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I find the same thing - there is a lack of fine detail shadows in the points where objects meet each other - is this something I'm doing wrong? I've noticed in the wings of a biplane connecting to the struts - in Iray these seem to have a definite connection but in Corona they seem to float. What can I do about this?

Thanks
There should be no shadow in these corners, a shadow is physically incorrect.
Thatswhy there is vray ao built in just with a check box, since this is an often wanted fake to add detail.
You can add CoronaAO and just shade the corners.

But corona is setup to not use or rely on fakes and deliver physical accuracy, where sometimes this may collide with the wish of some to adjust non physical correct aspects of an image.

On the bright side, with the well implemented embree kernel corona AO is the fastest AO I ever worked with, excluding GPUs which always win in that regard, but still its very close to those.

2016-02-07, 02:32:02
Reply #10

jamestmather

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Sure - I guess - compared to Iray it looks like things are floating to me and slightly unrealistic. Is there any way to get the AO in the render? Or does it require a post composite step.

2016-02-07, 13:46:20
Reply #11

SairesArt

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Sure - I guess - compared to Iray it looks like things are floating to me and slightly unrealistic. Is there any way to get the AO in the render? Or does it require a post composite step.
Currently only post.

2016-02-07, 13:52:20
Reply #12

Juraj

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While everyone correctly suggested there is minutiae of details happening in real-life, varying angle, slight offsets from geometry standpoint, dust/grime/etc.. from material standpoint,
I too have wondered that while I agree math is mostly always correct (though there are often exceptions, just remember the darkerning material edges), I wonder how complete it is, and if it would
be able to converge to absolute reality, if the user input was inhumanly perfect.

Even such simple stuff as GI caustic dominate our interior lighting in real-life so strongly that CGI will always look wrong, no matter how perfectly rendered without it. And that is just single factor, that
are many others such phenomena. One other is tailored BRDF since some materials behave too uniquely to light to be able to be correctly expressed by common model.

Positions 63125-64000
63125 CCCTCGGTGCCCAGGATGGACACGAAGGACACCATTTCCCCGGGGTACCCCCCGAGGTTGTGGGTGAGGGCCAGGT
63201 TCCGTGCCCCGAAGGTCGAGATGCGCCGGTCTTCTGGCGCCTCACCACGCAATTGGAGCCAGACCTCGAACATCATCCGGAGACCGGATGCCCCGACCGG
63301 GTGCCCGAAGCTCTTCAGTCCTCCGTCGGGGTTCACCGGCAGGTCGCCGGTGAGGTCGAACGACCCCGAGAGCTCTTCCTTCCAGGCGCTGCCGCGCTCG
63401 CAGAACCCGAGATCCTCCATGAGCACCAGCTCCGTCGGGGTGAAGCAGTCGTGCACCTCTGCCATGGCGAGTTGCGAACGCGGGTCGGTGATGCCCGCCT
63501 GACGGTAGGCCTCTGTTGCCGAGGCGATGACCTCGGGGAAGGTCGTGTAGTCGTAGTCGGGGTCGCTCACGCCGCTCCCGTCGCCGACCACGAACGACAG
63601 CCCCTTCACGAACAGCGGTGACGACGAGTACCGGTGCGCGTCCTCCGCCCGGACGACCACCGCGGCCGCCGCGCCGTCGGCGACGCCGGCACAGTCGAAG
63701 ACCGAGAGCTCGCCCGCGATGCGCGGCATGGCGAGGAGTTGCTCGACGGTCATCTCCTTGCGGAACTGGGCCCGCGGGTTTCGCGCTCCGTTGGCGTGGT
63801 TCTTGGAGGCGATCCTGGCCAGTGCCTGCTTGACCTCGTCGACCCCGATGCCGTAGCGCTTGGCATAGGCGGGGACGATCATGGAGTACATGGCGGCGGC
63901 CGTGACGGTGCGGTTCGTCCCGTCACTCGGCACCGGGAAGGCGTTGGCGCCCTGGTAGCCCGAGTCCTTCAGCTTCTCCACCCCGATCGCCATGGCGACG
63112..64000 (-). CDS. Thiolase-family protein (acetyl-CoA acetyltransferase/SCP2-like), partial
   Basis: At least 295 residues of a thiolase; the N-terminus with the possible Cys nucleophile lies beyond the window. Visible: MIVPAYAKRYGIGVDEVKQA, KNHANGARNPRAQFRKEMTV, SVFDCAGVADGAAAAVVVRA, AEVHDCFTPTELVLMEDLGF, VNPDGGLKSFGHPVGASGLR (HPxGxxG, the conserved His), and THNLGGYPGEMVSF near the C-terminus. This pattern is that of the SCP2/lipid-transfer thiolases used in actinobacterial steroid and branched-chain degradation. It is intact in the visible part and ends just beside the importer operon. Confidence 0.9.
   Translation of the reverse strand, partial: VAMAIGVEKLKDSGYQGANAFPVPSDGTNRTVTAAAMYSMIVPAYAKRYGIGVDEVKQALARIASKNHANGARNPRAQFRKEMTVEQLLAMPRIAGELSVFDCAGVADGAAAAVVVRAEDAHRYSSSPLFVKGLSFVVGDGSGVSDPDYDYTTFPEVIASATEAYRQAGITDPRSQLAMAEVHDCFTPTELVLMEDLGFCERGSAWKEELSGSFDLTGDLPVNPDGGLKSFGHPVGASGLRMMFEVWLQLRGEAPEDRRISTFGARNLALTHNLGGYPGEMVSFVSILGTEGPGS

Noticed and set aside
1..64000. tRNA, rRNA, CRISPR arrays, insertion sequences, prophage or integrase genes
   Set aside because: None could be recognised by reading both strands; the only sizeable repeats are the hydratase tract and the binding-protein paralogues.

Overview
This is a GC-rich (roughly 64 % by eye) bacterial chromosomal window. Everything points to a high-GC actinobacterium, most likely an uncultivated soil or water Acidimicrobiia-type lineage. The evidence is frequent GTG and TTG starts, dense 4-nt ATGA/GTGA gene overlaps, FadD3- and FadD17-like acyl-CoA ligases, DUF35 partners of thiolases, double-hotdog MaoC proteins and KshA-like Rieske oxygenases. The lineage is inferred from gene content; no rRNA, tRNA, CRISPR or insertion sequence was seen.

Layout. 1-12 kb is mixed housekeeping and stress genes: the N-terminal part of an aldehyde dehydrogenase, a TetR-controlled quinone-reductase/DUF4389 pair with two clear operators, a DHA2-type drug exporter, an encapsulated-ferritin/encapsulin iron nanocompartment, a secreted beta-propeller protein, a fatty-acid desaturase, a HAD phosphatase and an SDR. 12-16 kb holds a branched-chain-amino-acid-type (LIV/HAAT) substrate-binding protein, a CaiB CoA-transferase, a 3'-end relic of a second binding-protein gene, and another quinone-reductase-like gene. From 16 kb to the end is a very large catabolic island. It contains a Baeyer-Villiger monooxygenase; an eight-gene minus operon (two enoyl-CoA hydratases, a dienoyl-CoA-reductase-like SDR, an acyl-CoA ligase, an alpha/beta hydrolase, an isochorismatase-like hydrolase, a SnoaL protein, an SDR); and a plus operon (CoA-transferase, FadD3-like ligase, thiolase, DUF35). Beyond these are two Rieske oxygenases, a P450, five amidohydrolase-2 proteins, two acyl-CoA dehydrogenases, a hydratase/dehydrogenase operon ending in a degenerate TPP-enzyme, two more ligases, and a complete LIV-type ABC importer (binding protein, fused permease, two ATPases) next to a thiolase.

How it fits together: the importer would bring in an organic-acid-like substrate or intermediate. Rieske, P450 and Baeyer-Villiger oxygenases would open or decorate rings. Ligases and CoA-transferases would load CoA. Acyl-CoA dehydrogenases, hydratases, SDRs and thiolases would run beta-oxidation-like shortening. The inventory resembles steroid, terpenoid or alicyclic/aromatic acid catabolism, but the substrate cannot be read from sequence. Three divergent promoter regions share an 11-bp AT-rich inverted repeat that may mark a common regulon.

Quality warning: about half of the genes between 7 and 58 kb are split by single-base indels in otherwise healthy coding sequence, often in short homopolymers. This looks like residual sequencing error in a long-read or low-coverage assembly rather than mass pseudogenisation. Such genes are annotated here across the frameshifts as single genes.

So, I think some user here, are maybe too quick to fault the user. Yes, some are too quick to fault the renderer too, but this is renderer's forum we should all strive for the rendering engine to be perfect alongside improving ourselves.

I've kep adding tons of detail to my wall modeling, and lot of complexity to my wall shaders at time, and I have never achieved even remotely similar results to walls that I am staring into everyday. It's not even close. Maybe to some,
but I've been looking this sort of detail for years and I can still see massive difference between reality and even the best available public pathtracers (only talking about shadow expression, not scene look). So far it was only the utterly slow and unflexible Maxwell that got decently close.
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2016-02-07, 14:34:48
Reply #13

Ludvik Koutny

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Sure - I guess - compared to Iray it looks like things are floating to me and slightly unrealistic. Is there any way to get the AO in the render? Or does it require a post composite step.

Make sure you are using material of exact same brightness in iRay when comparing it to Corona. That's the first huge difference. Second one is that Corona by default does 25 indirect light bounces. Iray may do less, and that's what could cause the darkening. Best thing would be to post images, so we can better see what's going on.

2016-02-07, 15:35:19
Reply #14

jamestmather

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Am I to assume then that like Iray that the materials need to be 0.7 in brighness otherwise they render overbright?